An Example of How The Book of Mormon Reflects Popular Early 19th Century War Themes and Rhetoric, and a Possible Direct Influence for the Writing Style and Some Thematic Content of the Book of Mormon
I see this book as having some significant implications for Book of Mormon studies. However, I also too often find that when this book is mentioned people will immediately assume that I’m proposing things that I’m not actually proposing. An extreme version of what I actually propose is of course easily dismissed, and legitimate issues go undiscussed. So I hope to be clear about my positions:
First, the writing style of this book is so distinctly similar to the Book of Mormon that I think it is reasonable to believe that Joseph read and was inspired by it, and that this exposure caused him to use strikingly similar language during the “translation” of the Book of Mormon. However, even if this book wasn’t the direct inspiration for this particular writing style, I feel that briefly exploring this book’s writing style will still change the way many people read the Book of Mormon. Even if one does believe there was a legitimate ancient record written by ancient prophets, this book will at least help readers to recognize that the Book of Mormon does not reflect the original phrasing used by those prophets—and that in some cases what we have must be a loose re-interpretation of whatever words were actually on the plates. However, let me be very clear that I do not believe that exact lines of text were intentionally copied or plagiarized from this book to the Book of Mormon. I find such claims to be irresponsible and detrimental to discussion about the legitimate issues that exist.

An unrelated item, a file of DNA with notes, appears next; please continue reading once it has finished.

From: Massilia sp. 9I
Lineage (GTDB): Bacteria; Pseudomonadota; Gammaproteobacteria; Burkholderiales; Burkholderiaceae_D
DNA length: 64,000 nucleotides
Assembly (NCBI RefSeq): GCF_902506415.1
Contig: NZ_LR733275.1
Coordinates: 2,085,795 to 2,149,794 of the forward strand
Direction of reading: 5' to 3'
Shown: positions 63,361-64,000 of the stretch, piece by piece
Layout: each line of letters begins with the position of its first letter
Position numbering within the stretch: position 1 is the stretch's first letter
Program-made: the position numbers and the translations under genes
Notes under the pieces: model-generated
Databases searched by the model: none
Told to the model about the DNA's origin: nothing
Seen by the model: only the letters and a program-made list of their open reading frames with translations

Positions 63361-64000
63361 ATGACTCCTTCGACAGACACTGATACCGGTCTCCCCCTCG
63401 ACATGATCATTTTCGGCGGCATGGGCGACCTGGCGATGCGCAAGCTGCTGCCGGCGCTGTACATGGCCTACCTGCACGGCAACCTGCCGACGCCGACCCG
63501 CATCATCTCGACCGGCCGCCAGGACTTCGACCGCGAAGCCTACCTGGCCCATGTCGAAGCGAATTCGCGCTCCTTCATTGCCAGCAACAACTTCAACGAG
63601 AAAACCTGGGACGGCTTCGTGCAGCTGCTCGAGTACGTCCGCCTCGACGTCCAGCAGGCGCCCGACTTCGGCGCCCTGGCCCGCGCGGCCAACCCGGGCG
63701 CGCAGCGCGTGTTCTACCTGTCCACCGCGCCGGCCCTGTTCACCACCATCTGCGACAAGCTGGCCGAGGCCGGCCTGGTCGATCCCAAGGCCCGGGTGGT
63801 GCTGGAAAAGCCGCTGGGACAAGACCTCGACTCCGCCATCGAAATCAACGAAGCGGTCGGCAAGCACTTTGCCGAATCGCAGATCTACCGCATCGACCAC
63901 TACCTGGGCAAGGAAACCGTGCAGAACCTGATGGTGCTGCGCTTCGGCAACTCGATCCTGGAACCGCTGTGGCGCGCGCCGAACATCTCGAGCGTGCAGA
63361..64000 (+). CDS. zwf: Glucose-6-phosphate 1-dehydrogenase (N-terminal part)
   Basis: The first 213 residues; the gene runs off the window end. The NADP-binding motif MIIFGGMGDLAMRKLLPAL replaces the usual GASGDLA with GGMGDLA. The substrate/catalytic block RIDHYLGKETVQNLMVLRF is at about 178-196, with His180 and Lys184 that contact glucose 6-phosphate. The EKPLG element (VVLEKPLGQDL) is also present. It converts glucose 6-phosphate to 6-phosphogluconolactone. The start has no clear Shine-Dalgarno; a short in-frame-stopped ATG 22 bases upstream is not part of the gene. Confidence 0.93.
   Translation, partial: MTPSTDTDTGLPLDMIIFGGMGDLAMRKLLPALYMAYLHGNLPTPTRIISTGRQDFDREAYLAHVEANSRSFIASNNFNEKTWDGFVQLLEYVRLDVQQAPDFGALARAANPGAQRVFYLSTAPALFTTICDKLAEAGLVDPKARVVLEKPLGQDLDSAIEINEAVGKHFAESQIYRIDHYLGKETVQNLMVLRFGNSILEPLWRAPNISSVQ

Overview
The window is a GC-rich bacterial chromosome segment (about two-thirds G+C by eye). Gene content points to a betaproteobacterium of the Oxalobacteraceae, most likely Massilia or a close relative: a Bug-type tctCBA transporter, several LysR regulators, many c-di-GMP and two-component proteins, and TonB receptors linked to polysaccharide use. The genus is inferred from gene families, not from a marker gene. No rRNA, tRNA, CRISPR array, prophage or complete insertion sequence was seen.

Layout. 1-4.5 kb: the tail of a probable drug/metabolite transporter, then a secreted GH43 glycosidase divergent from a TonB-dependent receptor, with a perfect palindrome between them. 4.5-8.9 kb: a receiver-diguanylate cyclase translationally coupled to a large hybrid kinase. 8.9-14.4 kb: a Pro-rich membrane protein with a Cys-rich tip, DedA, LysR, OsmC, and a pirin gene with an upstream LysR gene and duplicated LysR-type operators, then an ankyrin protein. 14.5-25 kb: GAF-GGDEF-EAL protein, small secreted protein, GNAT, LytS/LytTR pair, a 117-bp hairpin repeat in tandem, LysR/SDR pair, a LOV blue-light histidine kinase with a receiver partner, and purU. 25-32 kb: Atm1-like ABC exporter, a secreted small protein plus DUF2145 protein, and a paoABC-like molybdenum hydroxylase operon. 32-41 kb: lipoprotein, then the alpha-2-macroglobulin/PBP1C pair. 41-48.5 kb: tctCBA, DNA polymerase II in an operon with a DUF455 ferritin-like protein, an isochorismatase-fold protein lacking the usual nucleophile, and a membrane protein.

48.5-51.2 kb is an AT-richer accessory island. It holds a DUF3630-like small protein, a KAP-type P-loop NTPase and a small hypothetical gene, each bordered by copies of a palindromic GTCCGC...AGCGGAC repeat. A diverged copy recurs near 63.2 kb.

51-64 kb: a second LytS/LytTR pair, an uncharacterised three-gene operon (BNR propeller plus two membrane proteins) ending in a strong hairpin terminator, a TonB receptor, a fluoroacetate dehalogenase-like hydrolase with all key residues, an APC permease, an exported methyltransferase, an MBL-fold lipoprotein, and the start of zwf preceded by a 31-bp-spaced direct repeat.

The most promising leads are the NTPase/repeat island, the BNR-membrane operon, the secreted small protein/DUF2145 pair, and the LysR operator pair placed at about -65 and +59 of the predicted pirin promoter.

Second, I feel that this book is valuable to Book of Mormon studies for those applying “motif criticism” to the Book of Mormon (a tool often used in textual studies). In particular, this book is a valuable example of how the Book of Mormon reflects a lot of popular early 19th century war themes and rhetoric— themes that are so particularly representative of early 19th century concerns that it is reasonable for people like myself (or perhaps even believers like Blake Ostler who proposed the “expansion theory of translation”) to feel that such themes were not really expressed by ancient Americans—or at a minimum to feel that whatever they originally did say was probably significantly re-imagined in a way that reflects early 19th century concerns. However, let me be clear that I am not suggesting that this book (in terms of motifs and ideas) informed the whole of the Book of Mormon. It doesn’t. I am suggesting it is quite plausible that it inspired some particular parts—in this case the war themes and rhetoric in particular.